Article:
Indian summer fishing outside the Big Apple
By Dan Ladd
Perhaps this Halloween, you’ll find yourself reading, watching or listening to one of the many versions of The Legend of Sleepy Hollow and its tale of a headless horseman believed to be a Hessian soldier killed in battle during the Revolutionary War.
Sleepy Hollow (the town, not the reservoir that recently served up a new state record for white crappie), is located in the southern Hudson Valley. About 20 miles north, and on the opposite side of the Hudson River, in the Palisades region, sits Hessian Lake, a small, but popular fishery in Bear Mountain State Park.
Hessian Lake will likely be popular around the spooky holiday as well. It is historically known as the location where, following a bloody Revolutionary War battle in 1777, American Patriots tossed 250 Hessian soldiers they had killed into the lake. For years it was known as Bloody Pond and remains a popular ghost hunting spot. The lake is also known to be dangerous to swimmers, an activity that is off limits there.
If you’re an angler, you might not care about that stuff, especially if you live in the NYC Metro area and are looking to get outside, perhaps on a fine Indian summer day.
Hessian Lake and two state parks offer plenty in the form of recreation, including for anglers. Starting with Hessian Lake itself, a foot trail around the pond makes it easily accessible for shore fishing. There’s also boat rentals available at the park which can be arranged by calling guest services at the Bear Mountain Inn at 845-786-2731.
While a recommended Palisades region fishing brochure says Hessian Lake has brookies, browns and ‘bows, it is brown trout that saw the most stocking efforts this year. In March, 100 browns of 12 to 15 inches were stocked, followed by nearly 744, 8-inchers in April.
Bass fishing, meanwhile, seems to get the most praise when it comes to Hessian Lake as social media message boards light up with talk of trophy smallmouth bass.
For local anglers, or even those traveling to the area in the mid-fall, there’s plenty of other fishing opportunities in the region. Of course, the Hudson River is just over the hill. Better yet, Harriman State Park and it’s many waters await.
Between the two parks (Bear Mountain and Harriman) and Sterling Forest, hundreds of miles of trails leading to several fishable ponds beckon the mobile angler. Again, it comes down the informative brochure for the Palisades region.
Harriman State Park is the second-largest park in New York. It sports 31 lakes and reservoirs, 200 miles of hiking trails, beaches, camping areas, miles of streams (some trout streams) and scenic roads.
There area is popular and therefore there’s also a plethora of rules and regulations, thus the importance of the brochure.
For example, fishing from shore is permitted from a half-hour before sunrise until a half-hour after sunset
Several water-bodies are not open to fishing. These include lakes Minnewaska, Awosting; Upper Cohasset, Lower Cohasset, Upper Twin, Lower Twin, Queensboro, Summit, Turkey Hill lakes; Breakneck, Cedar ponds; Doodletown, First, Second, Third, and Letchworth Village reservoirs.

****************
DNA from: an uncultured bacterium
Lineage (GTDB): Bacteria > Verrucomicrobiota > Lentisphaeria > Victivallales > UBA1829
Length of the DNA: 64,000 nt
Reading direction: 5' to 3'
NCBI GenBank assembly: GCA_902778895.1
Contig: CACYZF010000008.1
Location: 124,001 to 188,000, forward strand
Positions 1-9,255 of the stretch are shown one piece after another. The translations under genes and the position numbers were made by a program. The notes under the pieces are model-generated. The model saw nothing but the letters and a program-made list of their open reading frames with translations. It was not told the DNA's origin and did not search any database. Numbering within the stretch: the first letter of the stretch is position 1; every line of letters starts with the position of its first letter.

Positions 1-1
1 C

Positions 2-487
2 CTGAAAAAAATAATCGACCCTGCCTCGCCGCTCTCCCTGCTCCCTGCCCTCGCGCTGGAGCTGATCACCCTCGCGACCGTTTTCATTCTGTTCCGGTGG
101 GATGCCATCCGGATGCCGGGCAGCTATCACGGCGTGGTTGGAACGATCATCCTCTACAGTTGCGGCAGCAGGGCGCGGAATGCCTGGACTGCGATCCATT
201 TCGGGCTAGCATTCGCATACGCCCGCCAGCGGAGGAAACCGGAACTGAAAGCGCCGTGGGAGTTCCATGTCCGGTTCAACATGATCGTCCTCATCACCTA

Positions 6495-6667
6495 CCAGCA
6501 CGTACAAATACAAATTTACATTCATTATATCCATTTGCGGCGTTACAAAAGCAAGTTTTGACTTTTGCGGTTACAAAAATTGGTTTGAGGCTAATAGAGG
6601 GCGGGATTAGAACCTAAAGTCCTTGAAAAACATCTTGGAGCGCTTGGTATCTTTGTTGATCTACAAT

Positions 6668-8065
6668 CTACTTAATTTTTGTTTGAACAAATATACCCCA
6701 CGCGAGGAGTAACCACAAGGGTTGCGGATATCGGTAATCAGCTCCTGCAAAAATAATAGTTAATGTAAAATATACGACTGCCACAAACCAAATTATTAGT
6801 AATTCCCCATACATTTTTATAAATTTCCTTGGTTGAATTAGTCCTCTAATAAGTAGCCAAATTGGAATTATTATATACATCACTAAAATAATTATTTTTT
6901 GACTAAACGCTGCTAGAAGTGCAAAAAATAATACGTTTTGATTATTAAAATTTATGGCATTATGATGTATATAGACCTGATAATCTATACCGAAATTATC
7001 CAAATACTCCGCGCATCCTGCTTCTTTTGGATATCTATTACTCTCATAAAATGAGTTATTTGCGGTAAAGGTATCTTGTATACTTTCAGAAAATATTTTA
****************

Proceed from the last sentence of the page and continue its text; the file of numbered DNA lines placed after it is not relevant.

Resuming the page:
On the other end of the spectrum, the Palisades region offers several fishing sites for the physically challenged. Among those are lakes Tiorati and Skannatati, Blue Lake and along the Ramapo River near Route 106. A gate key must be purchased to access the handicapped fishing area at Lake Tiorati, which can be attained by calling the beach office at 845-429-8257.
What’s great about both parks, especially for traveling anglers, is the accommodations. At Harriman State Park, glamping is now offered during the warm-weather season while at Bear Mountain State Park, the Bear Mountain Inn remains a popular facility known for its rustic atmosphere.
Ice fishing is permitted at Hessian Lake and a number of other ponds in the Palisades region, but they come with a strong disclaimer, especially in recent years when conditions just haven’t warranted safe ice on many waters in Southeastern New York.
Still, when conditions allow, ice fishing is permitted in Harriman State Park on Askoti, Kanawauke, Massawippa, Nawahunta, Sebago, Silvermine, Skannatati, Stahahe, Te-Ata, Tiorati, Welch, Hessian, Rockland, Blue, Eagle, and Little Dam lakes; Four Corners and Laurel Meadow ponds.
Meanwhile, the heart of autumn is upon us and fall fishing on Hessian Lake and others could be just the ticket for some Indian Summer pleasure.
Hessian Lake is located in Bear Mountain State Park, just west of the Hudson River near the Bear Mountain Bridge. Harriman State Park and West Point Military Academy are also nearby.
Trout season is open all year on Hessian Lake and ice fishing (if there is safe ice) is permitted here and ate of the fisheries in Harriman State Park.
If fishing other ponds in the Palisade’s region be sure to download and read a special brochure that details the fishing regulations for several ponds at: parks.ny.gov.
Nearest town: Stony Point
Surface area: 30.6 acres
Maximum depth: 40 feet
Shore length: .7 miles
Fish species present:
Brook trout, brown trout, rainbow trout, largemouth bass, smallmouth bass, white perch, sunfish
Bear Mountain State Park
Palisades Parkway or
Route 9W North
Bear Mountain, NY 10911